• City Council granted a historic district to the Hake Block at 1010 Wells St., at the request of area neighbors and business owners. This will preserve the block's roughly 140-year-old history as riverfront development creeps across the banks of the St. Marys into the Wells Street Corridor and Bloomingdale neighborhood – which are still not protected by historic districts themselves. What makes the Hake Block special? Its owner James "Jim" Markey of Markey Wells St. LLC, tells The JG*: "it has many interesting angles and was built the same year as the Wells Street Bridge and made with the same limestone and materials used for the foundations." Markey is one of many property owners in the Wells Street area determined to stand his ground as the nearby Pepsi property redevelops, pending the city choosing a developer. The city also recently acquired and plans to demolish the former Richard's Bakery building nearby. Councilman Russ Jehl (R-2) tells The JG* mistakes have been made in the past by destroying buildings with character along Broadway, and the city should integrate more historic preservation into new development. “Downtown and the surrounding corridors are cool because they have soul. And if the buildings are destroyed in these areas, we destroy what makes them special. We destroy the very soul, the very character that makes them desirable to develop around.”
  • Powers Hamburgers reopens today under Salvatori's leadership with a return to late-night hours. Salvatori's group spent about 10 weeks training with the longtime previous owners and says they're dedicated to listening to the community and continuing Power's legacy as Downtown's iconic burger joint, starting with restoring its late-night hours and its traditional buns. Other changes include new outdoor seating, online ordering, delivery and new equipment, WANE 15 reports. New hours will be Tuesday-Saturday 10 a.m.-11 p.m., and ownership hints that if all goes well, they may open more Powers locations across the city, too.

Plus: The hottest place to live in Fort Wayne. Construction coming to the south side. A zoo update and more. Read all about it in our premium newsletter.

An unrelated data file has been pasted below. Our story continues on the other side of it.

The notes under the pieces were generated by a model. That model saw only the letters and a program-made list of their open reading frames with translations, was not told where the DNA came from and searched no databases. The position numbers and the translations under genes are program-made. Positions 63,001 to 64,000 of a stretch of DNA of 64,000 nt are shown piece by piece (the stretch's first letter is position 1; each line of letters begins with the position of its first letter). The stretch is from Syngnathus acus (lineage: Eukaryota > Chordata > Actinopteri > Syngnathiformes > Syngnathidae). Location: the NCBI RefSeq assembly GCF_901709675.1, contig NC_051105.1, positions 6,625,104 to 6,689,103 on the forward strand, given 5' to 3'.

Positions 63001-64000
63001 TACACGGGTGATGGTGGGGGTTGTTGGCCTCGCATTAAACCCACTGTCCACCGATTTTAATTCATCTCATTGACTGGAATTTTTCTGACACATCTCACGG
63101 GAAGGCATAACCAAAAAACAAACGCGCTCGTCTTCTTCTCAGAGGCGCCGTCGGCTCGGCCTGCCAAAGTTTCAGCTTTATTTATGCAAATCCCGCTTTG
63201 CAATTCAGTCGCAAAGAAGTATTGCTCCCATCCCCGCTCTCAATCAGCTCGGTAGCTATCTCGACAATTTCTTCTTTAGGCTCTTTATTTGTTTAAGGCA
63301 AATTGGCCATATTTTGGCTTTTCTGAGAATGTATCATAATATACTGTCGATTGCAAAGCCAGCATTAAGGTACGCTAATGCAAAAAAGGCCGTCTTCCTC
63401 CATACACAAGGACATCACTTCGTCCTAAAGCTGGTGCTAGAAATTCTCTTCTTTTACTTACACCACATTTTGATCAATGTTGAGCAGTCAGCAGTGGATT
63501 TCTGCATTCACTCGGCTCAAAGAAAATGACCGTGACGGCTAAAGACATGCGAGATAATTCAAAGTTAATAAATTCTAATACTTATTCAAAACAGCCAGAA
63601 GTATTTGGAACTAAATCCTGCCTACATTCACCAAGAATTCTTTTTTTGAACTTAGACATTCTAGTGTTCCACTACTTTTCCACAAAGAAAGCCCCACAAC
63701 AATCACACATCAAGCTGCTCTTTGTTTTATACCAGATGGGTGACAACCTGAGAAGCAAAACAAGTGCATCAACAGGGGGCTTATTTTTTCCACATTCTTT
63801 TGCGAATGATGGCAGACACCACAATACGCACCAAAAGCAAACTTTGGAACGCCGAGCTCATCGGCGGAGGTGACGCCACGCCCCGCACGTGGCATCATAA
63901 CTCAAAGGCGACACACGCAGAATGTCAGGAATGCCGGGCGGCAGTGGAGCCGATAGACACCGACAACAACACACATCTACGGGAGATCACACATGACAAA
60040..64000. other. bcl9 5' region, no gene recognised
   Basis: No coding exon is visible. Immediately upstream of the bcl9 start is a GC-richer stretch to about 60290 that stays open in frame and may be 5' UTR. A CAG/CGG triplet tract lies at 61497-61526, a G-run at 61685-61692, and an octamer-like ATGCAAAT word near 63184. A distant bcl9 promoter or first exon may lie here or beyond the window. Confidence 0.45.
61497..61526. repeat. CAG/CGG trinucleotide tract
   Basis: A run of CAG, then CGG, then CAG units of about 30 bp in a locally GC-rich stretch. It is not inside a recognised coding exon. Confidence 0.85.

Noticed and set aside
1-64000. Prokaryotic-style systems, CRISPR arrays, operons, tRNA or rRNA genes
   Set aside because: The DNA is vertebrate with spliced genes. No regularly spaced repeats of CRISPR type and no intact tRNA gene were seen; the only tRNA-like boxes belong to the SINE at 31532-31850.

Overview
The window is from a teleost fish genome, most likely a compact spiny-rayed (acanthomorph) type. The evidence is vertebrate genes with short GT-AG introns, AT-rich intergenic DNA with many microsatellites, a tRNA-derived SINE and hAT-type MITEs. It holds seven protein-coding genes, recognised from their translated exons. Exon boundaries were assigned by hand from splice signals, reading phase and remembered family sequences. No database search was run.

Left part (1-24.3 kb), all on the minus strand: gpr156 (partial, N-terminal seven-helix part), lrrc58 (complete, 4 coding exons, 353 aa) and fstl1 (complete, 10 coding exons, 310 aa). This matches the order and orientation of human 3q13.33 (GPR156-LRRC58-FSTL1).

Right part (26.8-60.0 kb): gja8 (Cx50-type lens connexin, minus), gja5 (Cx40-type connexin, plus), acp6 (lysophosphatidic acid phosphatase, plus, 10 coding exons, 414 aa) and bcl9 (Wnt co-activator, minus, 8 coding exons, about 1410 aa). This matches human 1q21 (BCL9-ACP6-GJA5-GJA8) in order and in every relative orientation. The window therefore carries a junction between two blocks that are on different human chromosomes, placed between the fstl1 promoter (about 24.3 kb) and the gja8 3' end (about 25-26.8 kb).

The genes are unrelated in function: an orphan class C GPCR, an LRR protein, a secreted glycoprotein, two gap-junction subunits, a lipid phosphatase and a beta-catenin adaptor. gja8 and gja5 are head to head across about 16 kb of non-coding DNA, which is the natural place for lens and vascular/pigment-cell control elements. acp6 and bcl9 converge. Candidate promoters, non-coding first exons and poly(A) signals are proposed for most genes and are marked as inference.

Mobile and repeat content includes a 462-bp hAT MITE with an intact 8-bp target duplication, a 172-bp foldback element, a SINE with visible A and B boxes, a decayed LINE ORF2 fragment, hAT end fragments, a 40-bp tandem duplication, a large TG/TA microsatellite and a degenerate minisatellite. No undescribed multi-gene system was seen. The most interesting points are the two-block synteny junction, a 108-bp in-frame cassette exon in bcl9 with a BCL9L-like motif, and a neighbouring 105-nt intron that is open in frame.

Meet Old Fort Bicycles!

We learn about a new bike shop on the North side and how local bicycle infrastructure can be improved for all.

Dylan Curtis is General Manager of Old Fort Bicycles at 1820 Dupont Rd.

What's happening?

Old Fort Bicycles is new local bicycle shop, filling a gap in local shops on the city's North side at 1820 Dupont Rd. We met with General Manager Dylan Curtis who tells us about some of his team's offerings, their mission and their Grand Opening this weekend, April 27, 10 a.m.-4 p.m.

When you go...

Be sure to check out:

  • eBikes: Since their soft opening in November, Curtis says some of his team's top-sellers have been eBikes, which are growing in popularity nationally, not only for aging riders, but also for commuters and people looking to exercise in a timely manner.
  • Service options: Even if you don't buy a bicycle at Old Fort, you can still get your bike serviced or tuned up there – which might be of interest if you're riding in the Fort4Fitness Spring Cycle on June 1.
  • Community: Curtis says his shop's main focus is building community among cyclists in town and filling a gap left when Summit City Bicycles sold its store on Lima Road. He hopes Old Fort can collaborate with other local bike shops, like INRUSH and Fort Wayne Outfitters, and they're already working with a few neighbors on Dupont, like Handel's and Solbird, who will be serving up goodies at the Grand Opening.

Perhaps most interestingly...

Curtis tells us a few things that could improve bicycle infrastructure around town: like protected bike lanes on roads and streets, connecting neighborhoods to local trails and small businesses.

When we've asked city officials about protected bicycle lanes in the past, they've told us: only serious cyclists want to ride on the street in Fort Wayne.

But that's not necessarily true, Curtis says:

"It’s a bit misconstrued and even off point from the fact that: Your serious cyclist is not going to train in town. It’s your recreational cyclists — your commuters, your families and your locally owned businesses — who stand to benefit the most from safer bicycling infrastructure on streets, like protected bike lanes. And safer street infrastructure is not only beneficial from a small business perspective (getting people out to walk and bike more), but also from a health perspective because if your streets are accessible to pedestrians and cyclists, you don’t have to drive everywhere."

Learn more in our full interview.

  • Eat: Korean corndogs and wings at Banh Mi Pho Shop's food truck, hitting the pavement for the first time this season outside their shop at 1925 Fairfield Ave. on April 25, 4-8 p.m.
  • Picnic: at Churubusco's new winery, Daylily Estates, which offers two varieties of Pet-Nat (short for Pétillant Naturel or "naturally bubbling") wine. There's no tasting room, but pickup is available Saturdays 10 a.m.-4 p.m. at 2316 E 500 S-57. "Bring a picnic and stay as long as you like," the winery posted on Instagram.
  • Listen: to The Garden's April in The Garden concert series, featuring The Rachael Davis Trio w/Addison Agen April 24 at 7 p.m. and Northern Resonance w/Tall Poppy String Band April 25 at 7 p.m. ($20/show or $35 for both)

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Have a great week, Locals!

-Your Editor, Kara Hackett